The verbs will be revised some day, too, won't they?

longuist - Oct 27, 2015 at 13:34
Definitely. Maybe they get replaced with a Big Red Button. :P

Big Red Button - Oct 27, 2015 at 14:25
... in order to conclude the game with a nuclear meltdown? At least I could enable a replacement *by* a Big Red Button (*hint!!!*). ;-)

Big Red Button - Oct 27, 2015 at 15:18
A little suggestion for the verbs interface:
As the story is set in '87, how about verbs that are looking like being displayed by fourteen-segment displays?
It would look very 80s!

Zak Phoenix McKracken - Oct 27, 2015 at 15:36
In my humble opinion, I like "pixeled" verbs.
The font you mentioned remebers me the Pinball displays, like Stern, Williams, and so on...
But the adventure games of Lucasfilm of 80-90's should have verbs written in characters, that is, in pixels!

Big Red Button - Oct 27, 2015 at 15:59
However Ron floated a "text inventory" mode in a comment (see the link below). But he also mentioned that he would prefer icons. And in my opinion an inventory with icons necessitates graphically enhanced verbs.

Big Red Button - Oct 28, 2015 at 13:50
Oops, it seems that I have understood your post only now. Well, I don't think, it would look too much like a pinball display as it would still be pixel art. And pinballs rather used to have dot-matrix displays.
At least those displays were very popular for watches and other electronic devices, and they were often shown in movies and TV series from the 80s.

It's just a suggestion since I think that the verbs need a stylization.
User translations of the verbs would be an exceptional case, of course.

Mattias Cedervall - Oct 27, 2015 at 12:14
Ron, last Friday you talked about translating graphics. Will I be able to translate for example signs into Swedish? Some words are longer in Swedish so I guess it's gonna be difficult... :-(

Big Red Button - Oct 27, 2015 at 13:08
The only case that I remember spontaneously, where they translated graphics at Lucasfilm, is the inscription on the wall of the prison in MM. But there were only few readable signs at all in the SCUMM games.
You normally had to right-click on a sign, just to make the character read out the translated inscription.

In my opinion it would be totally okay to keep the graphics in English.

Phaze - Oct 27, 2015 at 12:32
Many are thinking about actual story rewrites through this. Its something I asked before and that would be grand!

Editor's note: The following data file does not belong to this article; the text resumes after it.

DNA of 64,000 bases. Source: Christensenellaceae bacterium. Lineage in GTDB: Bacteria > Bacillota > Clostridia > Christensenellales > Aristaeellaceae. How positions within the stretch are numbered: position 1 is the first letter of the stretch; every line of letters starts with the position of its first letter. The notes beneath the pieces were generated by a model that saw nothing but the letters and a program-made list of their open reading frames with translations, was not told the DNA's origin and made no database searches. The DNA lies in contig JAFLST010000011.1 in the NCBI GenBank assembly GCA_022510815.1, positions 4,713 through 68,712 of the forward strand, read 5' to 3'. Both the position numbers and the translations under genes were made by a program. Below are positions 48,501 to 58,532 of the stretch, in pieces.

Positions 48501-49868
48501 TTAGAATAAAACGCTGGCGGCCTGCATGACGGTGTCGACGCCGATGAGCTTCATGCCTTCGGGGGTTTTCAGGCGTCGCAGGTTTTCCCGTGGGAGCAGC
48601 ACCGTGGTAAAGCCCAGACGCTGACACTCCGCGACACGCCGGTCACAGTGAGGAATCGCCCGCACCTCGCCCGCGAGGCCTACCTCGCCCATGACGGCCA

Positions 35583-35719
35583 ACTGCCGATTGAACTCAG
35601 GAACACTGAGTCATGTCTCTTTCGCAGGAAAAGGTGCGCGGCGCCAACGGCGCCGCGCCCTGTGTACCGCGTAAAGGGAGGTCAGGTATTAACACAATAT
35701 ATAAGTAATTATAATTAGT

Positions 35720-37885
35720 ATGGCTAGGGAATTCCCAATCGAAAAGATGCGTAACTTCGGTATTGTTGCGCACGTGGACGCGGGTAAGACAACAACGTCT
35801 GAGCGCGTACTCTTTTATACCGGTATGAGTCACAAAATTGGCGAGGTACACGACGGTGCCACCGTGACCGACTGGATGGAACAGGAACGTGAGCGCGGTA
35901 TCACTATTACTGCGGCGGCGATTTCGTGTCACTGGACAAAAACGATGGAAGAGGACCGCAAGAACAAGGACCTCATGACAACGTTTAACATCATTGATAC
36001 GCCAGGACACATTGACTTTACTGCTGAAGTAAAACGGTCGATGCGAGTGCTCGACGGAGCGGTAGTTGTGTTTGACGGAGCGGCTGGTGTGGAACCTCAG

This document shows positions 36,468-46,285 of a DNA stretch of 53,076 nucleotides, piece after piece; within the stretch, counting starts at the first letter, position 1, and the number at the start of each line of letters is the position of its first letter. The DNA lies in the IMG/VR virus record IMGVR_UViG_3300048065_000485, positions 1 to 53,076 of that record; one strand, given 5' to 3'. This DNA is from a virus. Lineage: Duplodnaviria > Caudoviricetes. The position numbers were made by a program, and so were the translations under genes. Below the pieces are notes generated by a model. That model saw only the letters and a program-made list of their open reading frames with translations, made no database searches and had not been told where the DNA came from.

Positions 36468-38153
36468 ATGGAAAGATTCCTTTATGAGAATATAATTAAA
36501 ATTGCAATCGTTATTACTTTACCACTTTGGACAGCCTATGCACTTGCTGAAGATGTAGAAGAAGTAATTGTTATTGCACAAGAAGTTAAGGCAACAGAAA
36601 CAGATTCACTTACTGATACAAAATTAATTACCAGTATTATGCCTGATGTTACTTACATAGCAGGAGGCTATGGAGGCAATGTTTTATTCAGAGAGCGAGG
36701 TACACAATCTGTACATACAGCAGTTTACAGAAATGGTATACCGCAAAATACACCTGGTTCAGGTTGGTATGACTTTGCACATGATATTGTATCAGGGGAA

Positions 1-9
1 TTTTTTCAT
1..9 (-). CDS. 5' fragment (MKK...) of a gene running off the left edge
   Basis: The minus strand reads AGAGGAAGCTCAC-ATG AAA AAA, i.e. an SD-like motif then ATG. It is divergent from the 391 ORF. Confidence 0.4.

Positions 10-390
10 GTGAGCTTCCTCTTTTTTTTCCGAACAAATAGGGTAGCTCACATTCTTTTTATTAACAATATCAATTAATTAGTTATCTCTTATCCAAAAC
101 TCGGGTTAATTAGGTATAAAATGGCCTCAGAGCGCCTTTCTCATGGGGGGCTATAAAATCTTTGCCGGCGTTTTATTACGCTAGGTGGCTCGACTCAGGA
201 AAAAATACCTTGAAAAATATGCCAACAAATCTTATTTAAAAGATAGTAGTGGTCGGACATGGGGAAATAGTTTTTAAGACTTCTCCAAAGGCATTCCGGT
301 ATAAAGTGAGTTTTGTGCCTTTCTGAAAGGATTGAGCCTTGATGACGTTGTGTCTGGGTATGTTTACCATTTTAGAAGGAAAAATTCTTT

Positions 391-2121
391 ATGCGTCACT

Are you planning on hosting the translations and rewrites on your site? How can people get to them? Are you planning ANY filtering? :)

Zak Phoenix McKracken - Oct 27, 2015 at 13:26
It's really incredible...
nowadays we could actually do a massive and distributed translation with recursive check and validation.
Do you want to translate? Please took a piece of the game text, translate it, and update on the server.
Do you want to validate a translation? Choose one, validate it, and update the results.

We are living in an incredible era, unthinkable a few years ago!

Guga - Oct 30, 2015 at 02:34
True, but you don't take into account trolls and viral troll campaigns :D I'd NEVER crowdsource a translation if I don't have a way of understanding whether what I get makes actual sense

Zak Phoenix McKracken - Oct 30, 2015 at 09:18
True, but with the ability of a crossed validation, the risk of trolls should fall down very much.
I mean: if I translate a sentence in a wrong way, there are other 100 people who can correct me.
It should involve a quite big database, I think...

PowerPositive - Oct 27, 2015 at 13:32
einfach großartig!

fred - Oct 27, 2015 at 14:14
lol at all those failed german translations on twitter xD

Steffen - Oct 27, 2015 at 14:22
Was für eine Überraschung hier plötzlich ein Bildschirmfoto mit deutschem Text zu finden. Was freu ich mich doch auf das fertige Spiel.
(What a surprise to find suddenly a screenshot with german text. I'm very excited about the finished game.)

Will there be separate versions for each language or will I be able to choose the language german or english from main menu? I'd prefer the last one because I'd like to play the game in german and english.

Ron Gilbert - Oct 27, 2015 at 14:25
As I mentioned the post, you can switch at anytime. You don't even need to go back to the main menu.

alberto - Oct 27, 2015 at 14:59
Wow, was looking for some nostalgic feeling about Monkey Island, and i ended up here.....didnt know there was a new adventure in process.....cant believe it, im still shock !!!!!!!